THE BARBADOS AGRICULTURAL SOCIETY (BAS) is appealing to Government not to be swayed by any plea from restaurateurs for a waiver of duties on imported ham and chicken.
Chief executive officer James Paul says this call comes in light of recent suggestions from private sector entities claiming that the items would be cheaper and their businesses more profitable if duties on these goods were lowered.
Paul said such proposals were shocking since this year’s local pork processing statistics were on their way to surpassing last year’s production. He added that this fact alone should have triggered a sense of confidence in the local industry’s ability to satisfactorily maintain supply.
“This has been a better year for pork production . . . . Earlier this year we were a bit concerned but from what we are seeing since the Christmas season has actually broken, there is an increase in the number of animals being slaughtered.”
The BAS boss said that nothwithstanding this, he was “a bit surprised” to hear comments from some sections of the private sector to lower duties on ham.
“Business persons have expressed the need for Government to earn and conserve foreign exchange, but here it is we are producing a product and are going to take valuable foreign exchange to facilitate importation which would be at the expense of local jobs.
“Secondly, why haven’t people within the business community soughtto engage in partnerships with local farmers to see if they can get the kind of product that would allow them to increase the production of local hams? HIPAC does not have to be the only producer of ham: yet we constantly hear talk of a lack of investment opportunities from the private sector,” he lamented.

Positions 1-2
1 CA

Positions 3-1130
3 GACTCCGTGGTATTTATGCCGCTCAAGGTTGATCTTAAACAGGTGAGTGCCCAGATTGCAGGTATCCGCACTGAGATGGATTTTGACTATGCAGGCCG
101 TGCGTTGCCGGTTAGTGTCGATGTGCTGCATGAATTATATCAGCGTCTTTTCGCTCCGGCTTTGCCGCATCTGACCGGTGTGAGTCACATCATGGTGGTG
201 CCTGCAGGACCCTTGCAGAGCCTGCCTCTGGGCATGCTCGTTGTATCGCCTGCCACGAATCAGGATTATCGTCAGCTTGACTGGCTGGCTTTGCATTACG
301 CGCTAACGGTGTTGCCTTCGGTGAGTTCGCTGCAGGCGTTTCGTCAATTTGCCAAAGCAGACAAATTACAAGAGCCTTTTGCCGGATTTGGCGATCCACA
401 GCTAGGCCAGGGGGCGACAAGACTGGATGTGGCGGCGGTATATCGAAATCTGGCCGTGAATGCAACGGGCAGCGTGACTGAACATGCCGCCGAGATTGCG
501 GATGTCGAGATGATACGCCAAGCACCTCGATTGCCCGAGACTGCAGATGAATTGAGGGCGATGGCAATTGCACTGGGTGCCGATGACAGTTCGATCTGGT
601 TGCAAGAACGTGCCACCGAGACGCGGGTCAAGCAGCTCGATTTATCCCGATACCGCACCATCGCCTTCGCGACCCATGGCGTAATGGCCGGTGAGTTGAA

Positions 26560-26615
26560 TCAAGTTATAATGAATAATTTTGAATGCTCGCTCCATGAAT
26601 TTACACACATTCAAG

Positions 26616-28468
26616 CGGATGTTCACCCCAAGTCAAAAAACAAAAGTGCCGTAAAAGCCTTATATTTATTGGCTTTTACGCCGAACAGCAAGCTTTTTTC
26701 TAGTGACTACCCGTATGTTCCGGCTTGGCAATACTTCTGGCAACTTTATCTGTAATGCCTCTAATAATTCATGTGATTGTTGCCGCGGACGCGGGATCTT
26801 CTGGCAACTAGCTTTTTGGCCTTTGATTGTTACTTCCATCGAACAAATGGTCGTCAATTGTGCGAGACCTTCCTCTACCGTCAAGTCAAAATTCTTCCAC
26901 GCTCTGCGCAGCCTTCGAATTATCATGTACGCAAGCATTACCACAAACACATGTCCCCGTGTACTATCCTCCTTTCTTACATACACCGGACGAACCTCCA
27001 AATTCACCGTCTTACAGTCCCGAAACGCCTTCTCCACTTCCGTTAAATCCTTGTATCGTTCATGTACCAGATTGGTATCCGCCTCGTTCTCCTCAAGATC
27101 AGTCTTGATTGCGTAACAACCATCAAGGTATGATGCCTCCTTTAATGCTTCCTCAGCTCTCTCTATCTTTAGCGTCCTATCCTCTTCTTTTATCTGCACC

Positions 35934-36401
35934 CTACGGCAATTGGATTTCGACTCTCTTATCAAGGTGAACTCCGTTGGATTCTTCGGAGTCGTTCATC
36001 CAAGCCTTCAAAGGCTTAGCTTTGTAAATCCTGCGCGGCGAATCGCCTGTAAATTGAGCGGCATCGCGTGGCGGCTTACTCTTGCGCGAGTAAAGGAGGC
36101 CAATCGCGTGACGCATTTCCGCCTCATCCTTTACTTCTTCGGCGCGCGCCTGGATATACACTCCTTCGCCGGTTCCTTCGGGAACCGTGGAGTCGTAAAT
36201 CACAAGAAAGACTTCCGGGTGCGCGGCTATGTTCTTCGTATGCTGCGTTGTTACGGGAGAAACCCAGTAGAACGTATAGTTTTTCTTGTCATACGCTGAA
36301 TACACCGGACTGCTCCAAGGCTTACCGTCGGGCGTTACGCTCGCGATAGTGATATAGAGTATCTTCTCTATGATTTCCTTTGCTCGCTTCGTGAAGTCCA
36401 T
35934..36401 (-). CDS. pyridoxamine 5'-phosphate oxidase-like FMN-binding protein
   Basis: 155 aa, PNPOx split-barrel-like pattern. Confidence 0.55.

Paul described the importation suggestions as mischievous and highly offensive, maintaining that investment in the agricultural sector could create more jobs and foster economic expansion.He added that the private sector should not be willing to push the local agriculture industry by the wayside, knowing that imports seriously affected the sector’s operations and productivity.
The Government backbencher lambasted requests for duty-free imports which he said were coming from local franchise holders for international brands. He said that in the past, franchises found a way to survive within the jurisdictions of local agricultural conditions and he couldn’t understand why recent franchisees claimed they could not.
“This is a clear attempt by persons within the private sector to undermine our local agriculture producers, especially when it comes to poultry.”
Paul said that these businesses were using the National Social Responsibility Levy,the current economic crisis and the recent social media furore of consumers crying out over prices, as strategies to lobby for duty-free imports, but charged the companies simply wanted more profits.
Paul stressed that contrary to popular belief, ham prices were no more expensive in 2017 than they were last year. (SB)